Note that different partzufim are of different size. Thus for instance a partzuf based on the sefirot will normally have 10, 11 or 13 elements; a partzuf based on the letters of the Tetragrammaton will have 4 or 5 elements; and one based on the partzufim of the Arizal may have anywhere between 5 and 12 elements. Whatever the 'place-holders' may be it is then necessary to place the objects under consideration in their correct locations in the model being proposed. In our own example, the Arts and Sciences have been placed in correspondence to the Sefirot.

    It is beyond the scope of this short note to fully explore the significance or the mechanics of a completed 'partzuf.' Briefly, they function in a similar manner to other scientific models that describe natural or social phenomena. We would like to note one key feature of partzufim (plural form of partzuf), which is not paralleled by other types of models, that is unity and flow of energy.

    When a partzuf has been constructed correctly it becomes possible to detect anew the unity of the phenomena analyzed. A case in point is our homepage partzuf that corresponds to each area of human knowledge and artistic creation, with its corresponding Sefira. The parts of the analysis, when coming together to form a partzuf reflect a newly found unity between all the areas of knowledge.

    It is well known that there are two types of unity: 1) unity prior to analysis and 2) unity formed after the analysis by synthesis. The 'na´ve' form of unity is the first; the second type of unity is more 'mature', or more conscious. The na´ve form of unity leaves a seemingly unified subject of inquiry analytically untarnished. The second type seeks to re-synthesize the fragmented products of analysis.

    Let's put these two types of unity in historical perspective:

    The scientific revolution beginning in the 17th century brought analysis (or as it is known in some areas, criticism) to act on human knowledge in a way that would change it forever. From philosophyliterally, the love of Wisdomgrew astronomy as a separate discipline then natural philosophy, slowly followed by an ever-increasing demarcation of boundaries between various areas of knowledge. In many ways we have reached the culmination of this segmentation process, a process that has left us richer in particular knowledge and conscious of the seemingly ungraspable complexity of the world we live in.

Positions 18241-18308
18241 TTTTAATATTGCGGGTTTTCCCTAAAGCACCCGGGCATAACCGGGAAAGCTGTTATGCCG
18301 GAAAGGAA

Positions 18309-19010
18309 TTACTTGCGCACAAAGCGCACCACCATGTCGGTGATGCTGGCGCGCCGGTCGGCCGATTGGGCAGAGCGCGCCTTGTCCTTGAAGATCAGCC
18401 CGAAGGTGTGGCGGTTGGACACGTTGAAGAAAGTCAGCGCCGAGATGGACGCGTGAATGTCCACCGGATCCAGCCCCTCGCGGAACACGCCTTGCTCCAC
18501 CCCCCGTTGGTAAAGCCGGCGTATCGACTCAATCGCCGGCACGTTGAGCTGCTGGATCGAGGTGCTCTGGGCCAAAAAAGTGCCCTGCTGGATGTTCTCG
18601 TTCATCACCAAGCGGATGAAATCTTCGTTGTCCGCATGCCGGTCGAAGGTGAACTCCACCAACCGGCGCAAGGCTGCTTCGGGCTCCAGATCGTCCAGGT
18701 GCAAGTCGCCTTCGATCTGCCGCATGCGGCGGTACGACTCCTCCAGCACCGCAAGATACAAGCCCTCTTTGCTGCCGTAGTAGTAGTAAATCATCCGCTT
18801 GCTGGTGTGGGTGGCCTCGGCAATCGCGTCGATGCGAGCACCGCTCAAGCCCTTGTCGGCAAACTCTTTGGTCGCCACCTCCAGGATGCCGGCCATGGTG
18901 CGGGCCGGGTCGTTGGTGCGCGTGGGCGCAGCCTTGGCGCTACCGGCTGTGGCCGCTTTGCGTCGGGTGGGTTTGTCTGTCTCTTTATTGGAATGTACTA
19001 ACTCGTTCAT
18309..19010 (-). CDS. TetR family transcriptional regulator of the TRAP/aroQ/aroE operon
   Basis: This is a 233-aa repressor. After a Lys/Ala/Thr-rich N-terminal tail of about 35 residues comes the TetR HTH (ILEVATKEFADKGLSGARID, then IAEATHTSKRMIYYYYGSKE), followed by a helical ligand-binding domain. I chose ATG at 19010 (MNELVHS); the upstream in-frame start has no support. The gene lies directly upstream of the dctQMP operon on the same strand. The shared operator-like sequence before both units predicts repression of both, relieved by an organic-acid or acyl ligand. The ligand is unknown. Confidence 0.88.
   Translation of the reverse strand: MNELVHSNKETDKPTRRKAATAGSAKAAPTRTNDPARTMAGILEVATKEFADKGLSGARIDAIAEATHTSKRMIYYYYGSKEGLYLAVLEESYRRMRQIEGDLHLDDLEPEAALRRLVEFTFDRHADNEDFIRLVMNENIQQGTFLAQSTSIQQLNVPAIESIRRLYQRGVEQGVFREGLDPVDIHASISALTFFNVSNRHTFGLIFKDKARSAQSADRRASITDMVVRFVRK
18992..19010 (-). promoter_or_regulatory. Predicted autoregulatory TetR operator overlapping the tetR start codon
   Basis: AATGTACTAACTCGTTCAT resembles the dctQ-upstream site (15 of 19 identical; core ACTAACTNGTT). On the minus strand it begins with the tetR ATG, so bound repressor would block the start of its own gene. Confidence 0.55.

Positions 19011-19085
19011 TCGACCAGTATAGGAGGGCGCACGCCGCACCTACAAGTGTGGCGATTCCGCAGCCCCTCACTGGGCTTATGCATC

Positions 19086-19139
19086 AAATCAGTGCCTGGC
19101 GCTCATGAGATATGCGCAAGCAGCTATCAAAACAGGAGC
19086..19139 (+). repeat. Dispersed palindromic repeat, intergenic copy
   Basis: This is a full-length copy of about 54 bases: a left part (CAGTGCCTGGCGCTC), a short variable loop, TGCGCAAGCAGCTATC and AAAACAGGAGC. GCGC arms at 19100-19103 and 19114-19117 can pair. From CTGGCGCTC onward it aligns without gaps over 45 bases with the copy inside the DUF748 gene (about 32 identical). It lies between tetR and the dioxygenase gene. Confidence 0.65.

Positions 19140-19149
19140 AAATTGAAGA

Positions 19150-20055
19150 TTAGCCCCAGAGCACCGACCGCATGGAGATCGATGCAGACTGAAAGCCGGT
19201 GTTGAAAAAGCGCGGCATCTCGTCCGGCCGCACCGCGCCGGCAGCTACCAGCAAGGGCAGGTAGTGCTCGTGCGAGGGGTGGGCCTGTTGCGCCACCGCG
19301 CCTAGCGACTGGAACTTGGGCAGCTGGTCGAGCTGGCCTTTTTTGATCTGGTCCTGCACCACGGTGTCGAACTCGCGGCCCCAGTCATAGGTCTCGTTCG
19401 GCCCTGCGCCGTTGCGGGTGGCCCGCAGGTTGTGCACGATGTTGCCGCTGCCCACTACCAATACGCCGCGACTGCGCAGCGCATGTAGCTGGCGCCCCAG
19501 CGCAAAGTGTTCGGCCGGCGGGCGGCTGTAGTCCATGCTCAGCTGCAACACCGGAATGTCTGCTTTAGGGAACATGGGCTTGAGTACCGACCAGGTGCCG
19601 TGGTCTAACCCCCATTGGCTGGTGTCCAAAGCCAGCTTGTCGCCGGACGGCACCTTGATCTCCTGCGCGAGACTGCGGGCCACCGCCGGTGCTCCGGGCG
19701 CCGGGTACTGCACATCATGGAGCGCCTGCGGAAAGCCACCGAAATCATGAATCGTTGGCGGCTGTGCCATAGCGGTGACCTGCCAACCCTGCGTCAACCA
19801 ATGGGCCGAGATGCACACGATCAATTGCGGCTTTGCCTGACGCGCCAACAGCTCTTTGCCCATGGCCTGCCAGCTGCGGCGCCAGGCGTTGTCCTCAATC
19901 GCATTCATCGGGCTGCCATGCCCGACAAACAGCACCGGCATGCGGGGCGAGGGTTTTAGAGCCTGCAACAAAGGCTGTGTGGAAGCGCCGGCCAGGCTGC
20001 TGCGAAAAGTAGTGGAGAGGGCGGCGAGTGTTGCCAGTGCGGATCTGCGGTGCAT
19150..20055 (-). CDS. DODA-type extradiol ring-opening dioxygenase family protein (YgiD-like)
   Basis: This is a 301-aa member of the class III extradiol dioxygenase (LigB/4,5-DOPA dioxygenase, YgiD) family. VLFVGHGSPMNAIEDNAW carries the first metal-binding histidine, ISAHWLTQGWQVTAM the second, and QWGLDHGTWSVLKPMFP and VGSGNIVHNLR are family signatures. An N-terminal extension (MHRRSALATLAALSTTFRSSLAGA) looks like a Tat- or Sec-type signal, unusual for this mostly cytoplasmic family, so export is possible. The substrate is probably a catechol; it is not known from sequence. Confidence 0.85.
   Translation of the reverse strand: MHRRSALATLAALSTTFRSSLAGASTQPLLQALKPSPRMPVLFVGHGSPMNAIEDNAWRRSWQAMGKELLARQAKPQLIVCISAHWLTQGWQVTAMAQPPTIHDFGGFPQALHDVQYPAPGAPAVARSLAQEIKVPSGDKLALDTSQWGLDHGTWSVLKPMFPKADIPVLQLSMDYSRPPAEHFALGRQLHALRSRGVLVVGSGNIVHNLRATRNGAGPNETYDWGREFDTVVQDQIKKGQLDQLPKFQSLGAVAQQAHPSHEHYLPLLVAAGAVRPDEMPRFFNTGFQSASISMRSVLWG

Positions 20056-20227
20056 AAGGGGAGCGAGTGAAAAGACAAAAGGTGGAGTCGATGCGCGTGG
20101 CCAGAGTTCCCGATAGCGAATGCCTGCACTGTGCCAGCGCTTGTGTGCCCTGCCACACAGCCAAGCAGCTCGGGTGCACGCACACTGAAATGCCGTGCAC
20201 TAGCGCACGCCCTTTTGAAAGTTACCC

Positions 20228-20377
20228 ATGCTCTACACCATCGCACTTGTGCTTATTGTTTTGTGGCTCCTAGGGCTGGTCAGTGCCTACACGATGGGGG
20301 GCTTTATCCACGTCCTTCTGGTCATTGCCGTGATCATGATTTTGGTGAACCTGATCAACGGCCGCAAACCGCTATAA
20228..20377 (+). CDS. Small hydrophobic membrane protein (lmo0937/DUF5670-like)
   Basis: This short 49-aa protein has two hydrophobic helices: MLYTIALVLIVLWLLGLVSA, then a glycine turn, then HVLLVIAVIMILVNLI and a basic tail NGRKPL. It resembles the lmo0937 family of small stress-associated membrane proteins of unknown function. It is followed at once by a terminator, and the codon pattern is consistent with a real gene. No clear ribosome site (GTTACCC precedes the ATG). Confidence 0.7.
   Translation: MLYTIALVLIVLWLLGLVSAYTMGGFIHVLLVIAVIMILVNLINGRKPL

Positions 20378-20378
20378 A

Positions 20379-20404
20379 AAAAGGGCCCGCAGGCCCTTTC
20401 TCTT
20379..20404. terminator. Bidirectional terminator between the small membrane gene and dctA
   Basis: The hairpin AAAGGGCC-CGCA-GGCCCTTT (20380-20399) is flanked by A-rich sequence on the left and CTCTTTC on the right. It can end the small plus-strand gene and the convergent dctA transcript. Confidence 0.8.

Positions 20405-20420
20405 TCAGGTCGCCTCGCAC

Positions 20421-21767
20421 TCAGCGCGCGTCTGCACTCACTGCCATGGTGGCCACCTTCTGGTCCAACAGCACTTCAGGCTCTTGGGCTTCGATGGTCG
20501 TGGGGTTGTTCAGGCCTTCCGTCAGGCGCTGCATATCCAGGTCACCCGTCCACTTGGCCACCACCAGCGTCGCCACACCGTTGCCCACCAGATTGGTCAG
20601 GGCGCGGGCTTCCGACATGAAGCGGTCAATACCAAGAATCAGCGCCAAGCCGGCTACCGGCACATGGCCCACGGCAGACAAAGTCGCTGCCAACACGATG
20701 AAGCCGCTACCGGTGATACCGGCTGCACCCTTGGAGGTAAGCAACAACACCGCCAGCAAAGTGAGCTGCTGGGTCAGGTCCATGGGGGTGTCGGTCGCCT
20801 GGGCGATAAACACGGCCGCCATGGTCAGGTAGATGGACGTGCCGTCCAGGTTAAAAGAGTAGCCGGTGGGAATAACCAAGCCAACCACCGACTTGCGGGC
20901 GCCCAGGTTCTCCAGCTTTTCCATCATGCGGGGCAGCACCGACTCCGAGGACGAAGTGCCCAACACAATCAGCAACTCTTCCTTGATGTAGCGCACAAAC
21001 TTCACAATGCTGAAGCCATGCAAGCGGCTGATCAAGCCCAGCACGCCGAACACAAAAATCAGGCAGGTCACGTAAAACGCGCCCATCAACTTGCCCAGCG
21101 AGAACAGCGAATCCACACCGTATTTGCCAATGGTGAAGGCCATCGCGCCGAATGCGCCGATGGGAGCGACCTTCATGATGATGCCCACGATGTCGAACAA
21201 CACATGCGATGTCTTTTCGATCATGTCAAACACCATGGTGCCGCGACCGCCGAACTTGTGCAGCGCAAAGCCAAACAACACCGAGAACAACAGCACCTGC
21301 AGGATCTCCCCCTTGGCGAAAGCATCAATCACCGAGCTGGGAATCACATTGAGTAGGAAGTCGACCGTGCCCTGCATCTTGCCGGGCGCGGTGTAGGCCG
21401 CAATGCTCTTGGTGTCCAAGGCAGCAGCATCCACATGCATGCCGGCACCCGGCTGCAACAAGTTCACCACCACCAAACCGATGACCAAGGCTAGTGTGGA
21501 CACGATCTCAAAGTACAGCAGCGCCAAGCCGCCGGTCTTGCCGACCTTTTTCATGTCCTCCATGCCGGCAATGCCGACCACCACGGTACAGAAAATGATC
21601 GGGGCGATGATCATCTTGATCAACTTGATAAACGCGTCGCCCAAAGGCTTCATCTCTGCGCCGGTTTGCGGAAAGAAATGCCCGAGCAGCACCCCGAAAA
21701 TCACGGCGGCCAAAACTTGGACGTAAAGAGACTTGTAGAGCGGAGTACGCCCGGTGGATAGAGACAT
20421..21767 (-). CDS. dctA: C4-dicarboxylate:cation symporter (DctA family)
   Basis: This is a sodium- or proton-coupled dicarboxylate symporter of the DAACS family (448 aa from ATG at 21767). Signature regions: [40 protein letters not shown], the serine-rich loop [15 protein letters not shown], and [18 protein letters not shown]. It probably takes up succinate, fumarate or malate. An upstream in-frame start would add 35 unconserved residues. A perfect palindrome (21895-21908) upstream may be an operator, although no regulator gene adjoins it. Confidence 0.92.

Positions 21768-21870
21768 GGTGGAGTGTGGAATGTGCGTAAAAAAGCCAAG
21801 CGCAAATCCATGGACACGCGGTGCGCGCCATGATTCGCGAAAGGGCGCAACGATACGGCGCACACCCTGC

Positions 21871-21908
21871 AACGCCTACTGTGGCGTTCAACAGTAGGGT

The challenge facing us in the next stage of our development is to re-unify our knowledge. This is necessary not only on a spiritual level, where the break-up of reality has left humanity confused and searching for an identity, but also with regard to science itself and its continuing search for knowledge. As is becoming apparent to many top researchers, to continue the advancement of knowledge and the ability to gain recourse over nature, we should begin to seek more unified models and conceptions of our world.

    It should be clear that the unity sought today is of the second type, which comes after the analysis. This is reflected beautifully in the very notion of a partzuf in general and the Arts and Sciences partzuf in particular. For as an actual 'persona' acts to create a unity among seemingly different characteristics or qualities, so does a partzuf provide the necessary framework within which seemingly different entities can come together to form an organic, 'breathing' unity. At the same time, each entity continues to 'act' or 'function' separately, in its own characteristic way in order to bring its own special contribution to the whole.

    In particular, the partzuf of the Arts and Sciences creates a unified whole for human knowledge, which can then serve as a reference for conducting additional research into the nature of the interactions between the different areas of knowledge. With the TorahDivine knowledgeas the Keter (the Crown) of the partzuf of human knowledge, we are presented with a structure that unifies both our spiritual and mundane forms of knowledge, thus giving us a rigorous perspective on the possible interactions between Divine and scientific wisdom.

    7. Contributing Material to the Foundation's Website and Journal

    The TSF welcomes contributions to our website and journal. Note that the contents of the first issue of Wisdom have been finalized, so we are not receiving any more material for this issue. We are however accepting material for the next issue, planned for spring 2002. A deadline for submissions to issue 2 has not yet been set, but expect a January or February date.

    We recognize that our vision on the unity of secular and Divine knowledge is unique and we hope to remain true to our vision. Similarly we realize that our approach places new challenges for scientists, artisans and religious scholars alike in bringing together the Torah and their fields of knowledge. We therefore will do our utmost to work with contributors in editing and developing existing manuscripts.

    The TSF publications, online and hardcopy alike, aspire to the highest level of commitment to traditional Torah values and to academic and scientific rigor, alike.

    We would like to wish all our readers and their families a good and sweet New Year, both physically and spiritually. Ketiva ve'Chatima Tova.

    (for replies, inquiries, etc. please email mgenuth@hotmail.com)